Dr Scholta expounded upon the idea of relating remedies in acid or alkali groupings, relating this to the sympathetic and parasympathetic nervous systems in the body. He suggested that alkali remedies are always chilly < cold, and that acid remedies are always hot < heat.

Kent’s repertory has lists of remedies generally aggravated by heat and cold on pages 1348 and in generalities on pages 1348 and 1365-1367. This categorisation needs careful thought though, as some of the acids are chilly, eg nit ac and lac ac. However, fluor ac is very hot as a rule and phos ac appears in both of the following rubrics, Heat, sensation of, page 1366, and Heat, vital lack of, page 1366.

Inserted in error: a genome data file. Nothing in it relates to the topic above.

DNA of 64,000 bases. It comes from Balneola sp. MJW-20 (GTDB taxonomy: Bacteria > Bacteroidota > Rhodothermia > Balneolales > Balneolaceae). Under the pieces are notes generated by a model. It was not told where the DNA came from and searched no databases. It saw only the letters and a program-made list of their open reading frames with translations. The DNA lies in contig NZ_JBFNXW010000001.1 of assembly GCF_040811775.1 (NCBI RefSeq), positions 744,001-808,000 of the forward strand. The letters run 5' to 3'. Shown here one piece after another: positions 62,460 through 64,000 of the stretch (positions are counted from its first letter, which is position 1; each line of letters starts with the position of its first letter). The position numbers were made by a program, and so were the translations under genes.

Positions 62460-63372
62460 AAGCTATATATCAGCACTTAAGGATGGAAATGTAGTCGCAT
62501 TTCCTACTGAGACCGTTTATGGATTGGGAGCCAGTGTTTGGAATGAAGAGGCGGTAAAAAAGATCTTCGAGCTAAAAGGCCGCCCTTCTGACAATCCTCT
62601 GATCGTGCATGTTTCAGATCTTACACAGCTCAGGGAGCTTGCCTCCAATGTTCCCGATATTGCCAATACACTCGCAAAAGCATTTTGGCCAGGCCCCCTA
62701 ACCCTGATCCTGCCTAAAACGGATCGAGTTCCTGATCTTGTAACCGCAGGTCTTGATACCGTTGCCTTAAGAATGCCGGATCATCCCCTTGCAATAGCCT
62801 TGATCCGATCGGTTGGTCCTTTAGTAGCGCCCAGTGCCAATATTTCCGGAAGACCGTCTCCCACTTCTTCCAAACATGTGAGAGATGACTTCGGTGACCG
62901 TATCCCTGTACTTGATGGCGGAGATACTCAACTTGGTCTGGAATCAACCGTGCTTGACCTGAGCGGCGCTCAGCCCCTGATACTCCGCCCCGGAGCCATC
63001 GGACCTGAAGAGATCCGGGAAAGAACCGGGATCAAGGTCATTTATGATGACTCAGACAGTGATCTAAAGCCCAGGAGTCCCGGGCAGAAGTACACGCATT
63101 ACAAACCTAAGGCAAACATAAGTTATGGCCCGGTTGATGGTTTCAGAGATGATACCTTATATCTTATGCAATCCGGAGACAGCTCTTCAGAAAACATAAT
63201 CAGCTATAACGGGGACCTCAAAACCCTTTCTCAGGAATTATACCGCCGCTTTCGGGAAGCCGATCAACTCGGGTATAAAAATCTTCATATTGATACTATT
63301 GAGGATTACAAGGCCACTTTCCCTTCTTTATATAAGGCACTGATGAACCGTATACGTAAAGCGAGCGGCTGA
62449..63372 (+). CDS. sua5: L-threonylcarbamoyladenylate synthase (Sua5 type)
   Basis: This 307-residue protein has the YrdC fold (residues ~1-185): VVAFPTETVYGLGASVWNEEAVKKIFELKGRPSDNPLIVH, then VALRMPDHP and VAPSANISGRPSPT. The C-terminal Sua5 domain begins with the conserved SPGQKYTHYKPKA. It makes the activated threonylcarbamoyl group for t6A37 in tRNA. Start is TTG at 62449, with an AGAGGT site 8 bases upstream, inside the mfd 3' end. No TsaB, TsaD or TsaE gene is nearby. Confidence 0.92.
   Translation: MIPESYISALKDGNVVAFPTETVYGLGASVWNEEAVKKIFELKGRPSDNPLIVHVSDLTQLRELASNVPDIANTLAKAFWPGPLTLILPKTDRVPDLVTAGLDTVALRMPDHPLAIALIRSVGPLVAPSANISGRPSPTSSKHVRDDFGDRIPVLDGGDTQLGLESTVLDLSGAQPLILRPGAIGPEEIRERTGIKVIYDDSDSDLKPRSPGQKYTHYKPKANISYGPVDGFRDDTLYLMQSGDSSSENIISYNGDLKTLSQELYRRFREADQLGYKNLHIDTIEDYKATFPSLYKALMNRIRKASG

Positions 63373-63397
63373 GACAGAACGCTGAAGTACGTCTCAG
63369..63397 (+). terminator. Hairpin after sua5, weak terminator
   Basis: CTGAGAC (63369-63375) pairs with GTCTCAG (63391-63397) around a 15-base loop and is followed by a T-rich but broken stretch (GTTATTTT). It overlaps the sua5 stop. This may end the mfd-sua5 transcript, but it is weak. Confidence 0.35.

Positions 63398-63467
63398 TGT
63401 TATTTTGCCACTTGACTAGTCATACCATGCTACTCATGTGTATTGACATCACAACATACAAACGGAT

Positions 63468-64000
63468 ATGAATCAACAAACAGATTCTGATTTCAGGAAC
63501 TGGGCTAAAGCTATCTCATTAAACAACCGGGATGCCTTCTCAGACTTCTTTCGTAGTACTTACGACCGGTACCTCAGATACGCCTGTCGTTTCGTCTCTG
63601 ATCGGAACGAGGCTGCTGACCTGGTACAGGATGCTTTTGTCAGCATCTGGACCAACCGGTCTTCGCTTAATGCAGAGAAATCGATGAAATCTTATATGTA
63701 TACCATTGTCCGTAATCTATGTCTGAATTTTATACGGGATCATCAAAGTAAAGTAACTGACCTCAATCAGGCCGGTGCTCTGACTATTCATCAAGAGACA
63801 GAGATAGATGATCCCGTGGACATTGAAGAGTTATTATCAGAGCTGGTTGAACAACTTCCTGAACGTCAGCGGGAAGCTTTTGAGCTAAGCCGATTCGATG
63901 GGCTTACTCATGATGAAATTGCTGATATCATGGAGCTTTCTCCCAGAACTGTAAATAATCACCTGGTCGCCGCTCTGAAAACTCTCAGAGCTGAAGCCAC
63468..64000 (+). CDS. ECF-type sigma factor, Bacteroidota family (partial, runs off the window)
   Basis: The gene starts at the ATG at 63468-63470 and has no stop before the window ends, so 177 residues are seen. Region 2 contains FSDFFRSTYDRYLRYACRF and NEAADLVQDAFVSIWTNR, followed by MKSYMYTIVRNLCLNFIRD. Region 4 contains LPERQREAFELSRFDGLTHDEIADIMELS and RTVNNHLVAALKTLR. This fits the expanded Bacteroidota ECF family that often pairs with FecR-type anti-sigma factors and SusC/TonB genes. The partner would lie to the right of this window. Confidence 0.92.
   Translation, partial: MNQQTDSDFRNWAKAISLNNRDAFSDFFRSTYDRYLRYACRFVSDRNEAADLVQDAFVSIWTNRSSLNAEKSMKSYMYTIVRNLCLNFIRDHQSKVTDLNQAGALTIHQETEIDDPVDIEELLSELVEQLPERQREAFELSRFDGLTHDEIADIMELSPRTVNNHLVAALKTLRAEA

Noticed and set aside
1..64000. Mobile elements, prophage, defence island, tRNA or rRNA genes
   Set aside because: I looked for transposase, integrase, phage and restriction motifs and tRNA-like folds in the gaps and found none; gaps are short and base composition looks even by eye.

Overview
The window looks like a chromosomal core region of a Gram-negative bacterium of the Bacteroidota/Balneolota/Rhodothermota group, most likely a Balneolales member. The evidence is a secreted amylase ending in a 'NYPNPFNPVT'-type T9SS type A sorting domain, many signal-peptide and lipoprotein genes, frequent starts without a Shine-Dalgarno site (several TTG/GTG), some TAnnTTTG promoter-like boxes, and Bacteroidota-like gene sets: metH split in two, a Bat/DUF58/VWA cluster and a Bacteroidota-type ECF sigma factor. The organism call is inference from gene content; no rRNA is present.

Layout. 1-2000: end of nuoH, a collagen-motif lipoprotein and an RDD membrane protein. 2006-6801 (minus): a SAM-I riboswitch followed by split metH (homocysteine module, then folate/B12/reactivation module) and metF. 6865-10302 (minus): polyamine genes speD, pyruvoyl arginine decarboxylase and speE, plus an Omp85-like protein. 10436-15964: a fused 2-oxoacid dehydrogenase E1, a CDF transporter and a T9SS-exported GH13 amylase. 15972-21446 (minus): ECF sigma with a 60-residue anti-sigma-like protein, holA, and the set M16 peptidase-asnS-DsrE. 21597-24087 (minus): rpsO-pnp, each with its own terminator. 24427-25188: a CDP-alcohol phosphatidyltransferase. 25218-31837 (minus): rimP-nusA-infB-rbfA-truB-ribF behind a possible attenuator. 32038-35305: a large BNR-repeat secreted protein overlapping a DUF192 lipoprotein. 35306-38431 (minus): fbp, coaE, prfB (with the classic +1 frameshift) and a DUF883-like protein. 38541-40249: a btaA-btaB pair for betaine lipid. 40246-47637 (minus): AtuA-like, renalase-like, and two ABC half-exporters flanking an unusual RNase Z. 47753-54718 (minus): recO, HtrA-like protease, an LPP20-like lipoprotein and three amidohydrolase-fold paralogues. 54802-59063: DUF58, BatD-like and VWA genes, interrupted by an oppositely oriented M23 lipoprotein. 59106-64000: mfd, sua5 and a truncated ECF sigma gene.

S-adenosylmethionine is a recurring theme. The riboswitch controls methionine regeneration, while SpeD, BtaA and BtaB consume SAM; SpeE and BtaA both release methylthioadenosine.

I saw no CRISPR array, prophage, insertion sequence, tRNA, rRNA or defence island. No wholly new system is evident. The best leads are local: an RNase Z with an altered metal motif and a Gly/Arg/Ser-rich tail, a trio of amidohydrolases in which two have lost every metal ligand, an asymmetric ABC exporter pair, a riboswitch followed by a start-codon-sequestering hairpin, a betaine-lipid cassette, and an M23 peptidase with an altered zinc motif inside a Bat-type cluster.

Boenninghausen also studied alkaloids, restating the importance of provings and how suspicious we must be about chemistry and signatures. Farrington studied the acids, dividing them into vegetable and mineral groups.

Boenninghausen’s lists of affinities of the sides of the body are also in Kent on pages 1425 – 1432. These lists are very useful in differentiation and confirmation of the choice of remedy. They are also very useful in case management, as equilibrium or balance is seen as nearer to health than a preponderance of right or left sided symptoms. However, the information such categories contain does not help us to determine any relationships between remedies.

In an attempt to study Nature, we need to first look at the way Nature structures Herself. The Natural Groupings have been pondered on endlessly as a key to some base line understanding, a starting point.